Boat Yard Etiquette

I really didn’t think too much about the unwritten rules in a boat yard. The marina, where we keep our boat, seems to have some basic rules. They have bins marked for recyclables, organics and garbage. They have proper disposal places for oil, gas, antifreeze and diesel. But beyond that there seems to be no more rules.

I see people putting up tarps, when sanding their boats.  I assumed it was a basic rule, although it hadn’t affected me personally in anyway. Michael will say something to someone who is sanding without any protection, while he is painting. But what happened to me one spring had me in tears.

Layton washing the cockpit.
Layton washing the cockpit.

I spent a full day applying oil to the wood on some of the areas on the boat. That was after I did hand sanding. I finished up the floor, did the doors to the companionway, oiled some of brightwork around the wenches, the boom crutch, tiller and our decorative Foo Dog.  At the end of the nice sunny spring day, we went home. It was damp and foggy the next day so we didn’t go to the boat. We returned the following day.  The owner of the large boat beside us was sanding the hull. The bow of their boat was within climbing distance to our boat. I didn’t think much of it. I climbed aboard and noticed immediately that the wooden doors on our boat looked like the finish was bubbling. It was weird. I thought it was because of the dampness the previous day. I opened them up. They were a bit sticky.  I went down below and the floors seemed to be dry.  I started to do something else and quickly noticed that that a fine white dust was starting to appear down below. It still didn’t sink in. I couldn’t figure out what was making this mess on my newly cleaned interior.  I went back out, and it was then that I noticed the tiller covered in the same small bubbles. On closer investigation, I realized it was white dust from the boat being sanded next to us. Although they were sanding their hull at ground level, the dust still was raising up and going all over our boat. I quickly closed off the interior of the boat and continued inspecting the work I had done two days previously. As it had been foggy and damp the previous day, everything I oiled was still slightly sticky. Just sticky enough that the dust of a mixture of what I assumed was fiberglass and white paint, was now embedded into my freshly done wood work!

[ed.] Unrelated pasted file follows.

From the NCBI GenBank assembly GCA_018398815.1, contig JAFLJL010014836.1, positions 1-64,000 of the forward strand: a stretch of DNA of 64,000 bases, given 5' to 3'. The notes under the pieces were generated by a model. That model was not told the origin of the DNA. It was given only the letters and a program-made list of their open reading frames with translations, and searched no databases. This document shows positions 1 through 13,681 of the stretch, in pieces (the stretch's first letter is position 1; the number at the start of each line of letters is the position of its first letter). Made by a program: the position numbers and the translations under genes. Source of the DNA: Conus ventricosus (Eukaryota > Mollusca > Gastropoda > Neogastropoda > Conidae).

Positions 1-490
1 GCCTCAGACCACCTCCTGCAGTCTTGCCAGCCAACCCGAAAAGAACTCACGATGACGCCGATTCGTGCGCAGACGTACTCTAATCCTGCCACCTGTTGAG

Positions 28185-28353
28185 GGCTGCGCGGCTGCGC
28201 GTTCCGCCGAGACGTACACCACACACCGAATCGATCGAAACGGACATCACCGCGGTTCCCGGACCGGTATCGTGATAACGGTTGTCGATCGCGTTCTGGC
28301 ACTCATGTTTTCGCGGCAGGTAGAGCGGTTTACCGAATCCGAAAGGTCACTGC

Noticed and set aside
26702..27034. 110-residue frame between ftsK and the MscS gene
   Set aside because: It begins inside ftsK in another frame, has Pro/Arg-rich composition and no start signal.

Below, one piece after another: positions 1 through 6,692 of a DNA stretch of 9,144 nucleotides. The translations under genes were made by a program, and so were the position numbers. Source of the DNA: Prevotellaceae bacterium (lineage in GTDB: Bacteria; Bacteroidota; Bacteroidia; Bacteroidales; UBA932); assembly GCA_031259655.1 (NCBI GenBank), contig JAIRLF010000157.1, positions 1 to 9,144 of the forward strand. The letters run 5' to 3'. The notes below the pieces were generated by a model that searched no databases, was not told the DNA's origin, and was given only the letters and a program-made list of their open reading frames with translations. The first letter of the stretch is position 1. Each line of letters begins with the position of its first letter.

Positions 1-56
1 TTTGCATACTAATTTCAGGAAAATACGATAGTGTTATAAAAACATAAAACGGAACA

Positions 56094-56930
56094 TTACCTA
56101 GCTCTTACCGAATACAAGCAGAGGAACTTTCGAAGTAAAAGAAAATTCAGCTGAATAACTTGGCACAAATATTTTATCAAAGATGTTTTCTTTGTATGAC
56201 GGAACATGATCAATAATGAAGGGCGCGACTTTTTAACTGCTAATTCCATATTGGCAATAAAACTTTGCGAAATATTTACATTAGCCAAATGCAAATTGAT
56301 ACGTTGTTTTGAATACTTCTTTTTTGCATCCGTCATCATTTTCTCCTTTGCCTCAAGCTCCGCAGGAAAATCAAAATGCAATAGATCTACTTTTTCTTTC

In shock, I screamed out. The offender, still sanding away, had headphones on and couldn’t hear my angered cry.  Michael didn’t know what had happened and stopped what he was doing, when he heard me yell out. When I told him what was happening, he wasn’t too pleased either. Not sure what would happen next, I made enough loud comments to Michael, that the other boat owner finally realized what happened and said they had been sanding all the previous day and since we weren’t there, they thought we had finished all the work on our boat. Then the comment came from them:  “After all, it IS a boat YARD!” I was stunned. Yes, it is a boatyard, but common courtesy and common sense should prevail.  And to make matters worse, the person with the sander continued on with their job. With no covering tarp with white dust flying and forming this white cloud around us.  It is easy to tell a boat neighbour to tarp their boat, when you don’t know them. But when you have formed a boatyard and marina friendship for several years with someone and this happens, you really don’t feel comfortable about making a scene. Finally, Michael asked for a cease and dismiss and they did stop for the day. I know the white dust would eventually wear off the oil as it hardened but I really think people should be more considerate of not only their neighbours and what they are doing on their boats, but also the environment. Many boatyards have strict rules and those that don’t, the boat owners should still be aware of their surroundings.

Basic Rules:

1. Clean up after yourselves. I am constantly walking around my boat, while in the yard, cleaning up and disposing of items that we used and others have used and left behind.

2. Tarp the areas where you are sanding. This might be more uncomfortable for you, and if this is the case, rent a respirator and wear masks.

3. Put ground covers down if needed. Depending on your location and whether you are on asphalt, soil or stone, you might have to collect the debris coming from your boat and dispose of it properly while pressure washing and painting.

4. Most of all, be conscientious and considerate of your boat neighbours. If you think you might be disturbing them in some way, ask if there is a better time for you to be performing your task.

Yes, it is a boatyard. But is it a place we all have to share!

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